by  J. Douglas Overbeck, MD, FACC 

The holidays are behind us. By now, you are probably relieved to finally be putting away the decorations that just a few weeks earlier were nostalgic, but somehow have now just turned gaudy. And, yes, the remorse now sets in as you remember the one-too-many cups of egg nog that you drank and the extra appetizers and desserts that you noshed on this holiday season.

Yes, as remorse sets in, so does the temptation to set goals – big goals! We’re ready to burn those calories and lose those extra pounds.  We make promises to keep those goals, declaring that this year is THE year. But why does it take a drink like egg nog, laden with a whopping 340 calories per cup, to get us fired up to get healthy? It seems like the shock value is what it takes to make change these days.

Take the Cleveland Clinic, for example. They created a shock factor by recently announcing that they would no longer hire smokers.

It seems our government is considering the shock factor as well.  Right now there are grumblings in Washington about the implementation of a “fat tax” to help offset the price tag of the impending health reform bill. This would involve adding an excise tax to unhealthy foods such as many processed foods, sodas and even cheeseburgers. While it might sound offensive to some, the shock of it does make one stop and listen to the facts, such as:

  • Two-thirds of Americans are afflicted by obesity, accounting for $147 billion a year in medical bills, according to a study funded by the CDC Foundation.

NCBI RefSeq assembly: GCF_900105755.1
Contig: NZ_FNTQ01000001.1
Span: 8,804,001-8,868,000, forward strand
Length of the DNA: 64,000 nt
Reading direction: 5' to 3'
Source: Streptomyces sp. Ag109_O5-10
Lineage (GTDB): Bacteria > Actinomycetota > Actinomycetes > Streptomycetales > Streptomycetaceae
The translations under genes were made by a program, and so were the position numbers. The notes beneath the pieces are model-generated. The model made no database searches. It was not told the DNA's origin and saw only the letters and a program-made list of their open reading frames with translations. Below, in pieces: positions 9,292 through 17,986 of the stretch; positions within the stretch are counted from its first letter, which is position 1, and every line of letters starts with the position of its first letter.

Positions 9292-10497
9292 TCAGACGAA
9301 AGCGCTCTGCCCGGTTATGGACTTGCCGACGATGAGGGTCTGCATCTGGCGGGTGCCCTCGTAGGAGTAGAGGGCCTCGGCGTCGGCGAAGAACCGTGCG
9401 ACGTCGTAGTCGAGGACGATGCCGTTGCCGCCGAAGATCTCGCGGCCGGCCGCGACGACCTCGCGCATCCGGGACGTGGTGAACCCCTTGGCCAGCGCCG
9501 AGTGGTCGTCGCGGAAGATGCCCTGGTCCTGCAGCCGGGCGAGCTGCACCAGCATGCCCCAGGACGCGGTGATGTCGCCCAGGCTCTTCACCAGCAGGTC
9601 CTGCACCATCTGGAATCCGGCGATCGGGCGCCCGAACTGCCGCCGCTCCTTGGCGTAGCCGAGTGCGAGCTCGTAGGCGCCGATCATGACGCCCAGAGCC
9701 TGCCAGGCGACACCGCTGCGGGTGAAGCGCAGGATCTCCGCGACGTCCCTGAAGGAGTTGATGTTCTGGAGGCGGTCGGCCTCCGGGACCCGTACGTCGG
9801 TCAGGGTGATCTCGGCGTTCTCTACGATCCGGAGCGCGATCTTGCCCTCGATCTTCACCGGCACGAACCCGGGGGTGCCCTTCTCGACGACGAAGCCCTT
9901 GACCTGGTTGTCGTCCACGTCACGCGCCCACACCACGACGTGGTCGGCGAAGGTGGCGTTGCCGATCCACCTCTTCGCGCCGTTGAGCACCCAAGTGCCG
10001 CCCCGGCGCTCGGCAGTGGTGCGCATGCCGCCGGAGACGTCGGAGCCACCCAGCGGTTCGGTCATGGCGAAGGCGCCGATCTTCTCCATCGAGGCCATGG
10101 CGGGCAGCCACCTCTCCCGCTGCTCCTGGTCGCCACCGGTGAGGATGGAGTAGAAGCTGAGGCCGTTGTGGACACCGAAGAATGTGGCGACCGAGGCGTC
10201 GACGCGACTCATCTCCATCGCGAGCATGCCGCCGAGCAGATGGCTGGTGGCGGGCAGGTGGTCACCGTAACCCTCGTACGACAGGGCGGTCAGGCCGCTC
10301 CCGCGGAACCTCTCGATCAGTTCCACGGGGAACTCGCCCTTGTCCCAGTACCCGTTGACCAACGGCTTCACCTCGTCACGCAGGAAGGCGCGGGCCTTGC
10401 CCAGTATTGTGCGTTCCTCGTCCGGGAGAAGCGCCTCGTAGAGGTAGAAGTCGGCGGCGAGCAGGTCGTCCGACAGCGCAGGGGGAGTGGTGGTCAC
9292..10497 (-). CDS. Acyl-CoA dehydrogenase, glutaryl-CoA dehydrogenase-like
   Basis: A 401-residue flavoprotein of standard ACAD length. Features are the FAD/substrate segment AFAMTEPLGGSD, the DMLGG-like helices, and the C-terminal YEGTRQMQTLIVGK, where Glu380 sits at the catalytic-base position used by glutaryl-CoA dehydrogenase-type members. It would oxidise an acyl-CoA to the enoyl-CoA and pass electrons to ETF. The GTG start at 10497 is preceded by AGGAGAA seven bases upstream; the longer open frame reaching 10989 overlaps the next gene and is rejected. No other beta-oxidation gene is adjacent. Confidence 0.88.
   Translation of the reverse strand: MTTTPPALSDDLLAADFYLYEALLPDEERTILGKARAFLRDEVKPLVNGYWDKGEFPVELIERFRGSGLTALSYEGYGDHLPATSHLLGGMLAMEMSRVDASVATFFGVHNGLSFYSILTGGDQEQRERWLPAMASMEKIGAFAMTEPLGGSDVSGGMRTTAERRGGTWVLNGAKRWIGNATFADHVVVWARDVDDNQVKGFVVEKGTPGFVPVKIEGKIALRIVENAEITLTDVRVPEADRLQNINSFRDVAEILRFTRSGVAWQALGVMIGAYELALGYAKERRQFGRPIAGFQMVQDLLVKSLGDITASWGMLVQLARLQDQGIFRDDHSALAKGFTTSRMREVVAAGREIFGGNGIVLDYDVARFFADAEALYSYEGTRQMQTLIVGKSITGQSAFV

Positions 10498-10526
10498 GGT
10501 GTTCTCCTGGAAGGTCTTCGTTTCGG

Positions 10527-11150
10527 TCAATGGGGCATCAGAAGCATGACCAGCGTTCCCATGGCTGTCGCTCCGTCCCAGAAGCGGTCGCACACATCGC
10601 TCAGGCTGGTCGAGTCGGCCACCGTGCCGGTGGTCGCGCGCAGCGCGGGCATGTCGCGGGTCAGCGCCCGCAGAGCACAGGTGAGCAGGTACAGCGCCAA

• Forty percent of American adults will be obese by 2015*. The same study estimates that a 10 percent excise or sales tax on fattening foods could raise $522 billion over the next 10 years.
  • Obesity-related issues account for more than $200 billion in health care spending annually.
  • Center for Children’s Health Innovation reports that by the time kids enter kindergarten, over 26 percent are already overweight or obese.

The fact is, as a country, we are fat and we need to change our ways. So how can you do your part to take responsibility for your health? Reminding yourself to be responsible for your own health is the first, most important step. Here are some other tips to help you stick to your health goals in 2010.

  • Be aware of what you eat, when you’re eating it.
  • Leave a little on your plate.
  • Exercise a little each day. Just 30 minutes of walking can make a big difference.
  • Read labels and avoid too much processed foods.
  • Chart your progress.

While we all face our goals enthusiastically in the beginning, temptation is seasonal. There’s decadent chocolate on Valentine’s Day, calorie-laden beer around St. Patrick’s Day, delicious ham and jelly beans for Easter and don’t forget the indulgent backyard barbecues that come with Fourth of July and Labor Day. For every occasion, there’s another excuse for indulgence. Stick to year-long habits even during times of temptation. If you remember to take responsibility for your health every day, you can steer clear of unnecessary calories and stay on the track to wellness. Let’s push back from the table and buy a pedometer.  Let’s start this year with the only healthcare reform that we really want: our actual health!!


*The Urban Institute and the University of Virginia

Dr. J. Douglas Overbeck is an Irving-based cardiologist with more than 20 years experience in providing cardiac care to patients in North Texas.  He is the founder of the Tuscan Cardiovascular Center in Las Colinas and also primary cardiologist for the Medical & Surgical Clinic of Irving. To learn more about how you can reach your health and wellness goals, please call us at (972) 253-2505 or visit